After the moon mission, India wants to reach out to Mars and the government is keen to jump onto a possible global bandwagon for this potentially exciting planetary exploration.
Indian Space Research Organisation Chairman G Madhavan Nair said the United States and Europe appear to favour a global partnership in this context, and India would be more than willing to be a partner in this huge exercise.
"For mankind, the next interesting thing (after moon) is Mars," Nair told PTI in Bangalore.
"To reach there and make an investigation is a big challenge. After the moon, Mars could be logical step," he said.
India has proposed an unmanned scientific mission to moon (Chandrayaan-I) in early 2008, in a Rs 380 crore project.
The 525 kg satellite is planned to be launched on board India's Polar Satellite Launch Vehicle and placed in 100 km polar orbit around the moon.
It will have a life-time of two years. On Mars, he said there were many countries looking forward to reach the planet in the 2010-2015 time frame.
"My personal opinion is we should not be left behind in the race," he said.
According to him, the US and Europe have suggested a global partnership for planetary explorations.
"If planetary explorations become an international theme, it benefits all. We (India) will welcome such a move (global partnership) from any quarter," Madhavan, who is also the secretary in the Department of Space said.
The ISRO chairman said the Indian space agency is not shying away from manned mission to the moon.
"It's not a question of shying away. Whether we need it (manned mission to moon) immediately or not; that debate is going on. Opinion is truly divided. Some people believe the instruments themselves are more than adequate. Robots can do the job and so on. A few others believe it (manned mission) is a national pride and we should do it. We are also subjecting this for an internal review as well as in various professional bodies. Maybe in the course of a year, we will have better clarity on that (whether or not India should go for a manned mission)," he said.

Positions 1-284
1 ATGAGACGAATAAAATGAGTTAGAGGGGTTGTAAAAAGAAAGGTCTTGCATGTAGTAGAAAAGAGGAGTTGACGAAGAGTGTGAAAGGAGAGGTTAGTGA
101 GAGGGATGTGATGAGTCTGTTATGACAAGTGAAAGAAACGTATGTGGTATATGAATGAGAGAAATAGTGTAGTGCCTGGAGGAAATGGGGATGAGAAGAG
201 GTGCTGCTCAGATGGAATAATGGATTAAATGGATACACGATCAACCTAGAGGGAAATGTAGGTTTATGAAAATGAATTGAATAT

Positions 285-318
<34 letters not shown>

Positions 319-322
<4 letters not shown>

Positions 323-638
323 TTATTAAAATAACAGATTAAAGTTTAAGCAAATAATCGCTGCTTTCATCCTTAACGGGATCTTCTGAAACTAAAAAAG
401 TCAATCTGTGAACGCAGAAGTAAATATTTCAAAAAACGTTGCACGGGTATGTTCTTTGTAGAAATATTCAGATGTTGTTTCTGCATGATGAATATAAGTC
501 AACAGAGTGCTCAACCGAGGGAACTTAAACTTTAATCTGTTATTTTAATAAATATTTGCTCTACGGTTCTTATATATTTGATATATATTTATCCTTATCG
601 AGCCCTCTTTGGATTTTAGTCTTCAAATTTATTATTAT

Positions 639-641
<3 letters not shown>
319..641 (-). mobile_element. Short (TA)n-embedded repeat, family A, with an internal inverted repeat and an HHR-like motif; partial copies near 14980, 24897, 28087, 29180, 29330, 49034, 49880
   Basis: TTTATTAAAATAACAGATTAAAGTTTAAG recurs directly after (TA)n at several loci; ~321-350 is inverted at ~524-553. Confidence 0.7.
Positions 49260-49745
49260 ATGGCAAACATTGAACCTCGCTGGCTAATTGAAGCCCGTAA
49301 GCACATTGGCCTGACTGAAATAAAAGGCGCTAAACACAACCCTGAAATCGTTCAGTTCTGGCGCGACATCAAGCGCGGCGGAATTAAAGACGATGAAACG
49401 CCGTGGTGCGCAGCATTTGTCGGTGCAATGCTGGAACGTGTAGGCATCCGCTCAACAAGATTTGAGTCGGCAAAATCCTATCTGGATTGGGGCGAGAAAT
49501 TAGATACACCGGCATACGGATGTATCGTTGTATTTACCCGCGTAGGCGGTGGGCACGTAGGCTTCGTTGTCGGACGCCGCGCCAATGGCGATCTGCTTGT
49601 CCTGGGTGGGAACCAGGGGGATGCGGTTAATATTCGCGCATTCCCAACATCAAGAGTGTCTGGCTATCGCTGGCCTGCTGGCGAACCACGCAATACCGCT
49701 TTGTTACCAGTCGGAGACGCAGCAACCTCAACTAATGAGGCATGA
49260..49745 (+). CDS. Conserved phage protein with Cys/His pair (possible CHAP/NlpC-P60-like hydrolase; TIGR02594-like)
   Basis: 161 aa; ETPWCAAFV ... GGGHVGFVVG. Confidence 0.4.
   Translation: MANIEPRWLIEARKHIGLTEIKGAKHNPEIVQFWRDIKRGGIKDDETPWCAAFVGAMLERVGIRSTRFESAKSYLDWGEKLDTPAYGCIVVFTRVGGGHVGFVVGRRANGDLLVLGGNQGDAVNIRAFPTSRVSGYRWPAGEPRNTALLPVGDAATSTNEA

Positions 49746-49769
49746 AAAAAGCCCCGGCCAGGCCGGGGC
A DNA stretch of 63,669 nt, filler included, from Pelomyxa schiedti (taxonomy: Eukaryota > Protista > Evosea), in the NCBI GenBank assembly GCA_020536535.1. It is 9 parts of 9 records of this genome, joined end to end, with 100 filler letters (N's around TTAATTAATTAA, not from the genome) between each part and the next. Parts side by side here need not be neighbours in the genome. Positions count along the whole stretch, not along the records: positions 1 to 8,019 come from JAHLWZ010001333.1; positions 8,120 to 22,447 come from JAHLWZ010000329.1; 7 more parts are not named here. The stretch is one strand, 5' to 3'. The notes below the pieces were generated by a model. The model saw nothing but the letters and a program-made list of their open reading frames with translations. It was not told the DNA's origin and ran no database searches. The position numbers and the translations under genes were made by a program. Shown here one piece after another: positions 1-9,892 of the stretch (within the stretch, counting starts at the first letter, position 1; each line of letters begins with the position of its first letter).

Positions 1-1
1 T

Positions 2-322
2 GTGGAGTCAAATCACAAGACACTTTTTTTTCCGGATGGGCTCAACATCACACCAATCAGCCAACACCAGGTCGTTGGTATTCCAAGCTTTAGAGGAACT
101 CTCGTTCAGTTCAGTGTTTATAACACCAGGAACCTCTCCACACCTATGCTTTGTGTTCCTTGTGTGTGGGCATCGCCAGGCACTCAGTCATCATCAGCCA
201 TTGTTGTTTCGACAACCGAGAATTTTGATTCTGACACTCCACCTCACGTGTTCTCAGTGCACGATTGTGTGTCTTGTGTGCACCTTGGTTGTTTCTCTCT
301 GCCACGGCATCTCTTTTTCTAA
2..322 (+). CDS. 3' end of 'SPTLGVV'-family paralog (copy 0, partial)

"If we decide to do such a job, yes, we will gear up for facing such a challenge," he said.
Asked if ISRO has plans to go in for a manned mission, after the unmanned moon one, Nair said manned mission is going to be very expensive and one has to do cost-benefit analysis.
"So, when all this analysis is complete and if there is a positive edge on that (manned mission), we will do it," he added.
Nair also said it's not the fear of failure that's holding back ISRO on a manned mission.
"Any ISRO mission is of that kind, very, very complex. We have got rockets with hundreds of sub-systems. Satellites with equal complexities in terms of computer and power. Risk has to be taken. In any field there is a finite chance of failure. We have to take risk," he said.
He also said ISRO, at the same time, is also studying technologies associated with manned mission. On China's manned missions to moon, Nair said he believed India's neighbour would have got technologies for it from Russia.
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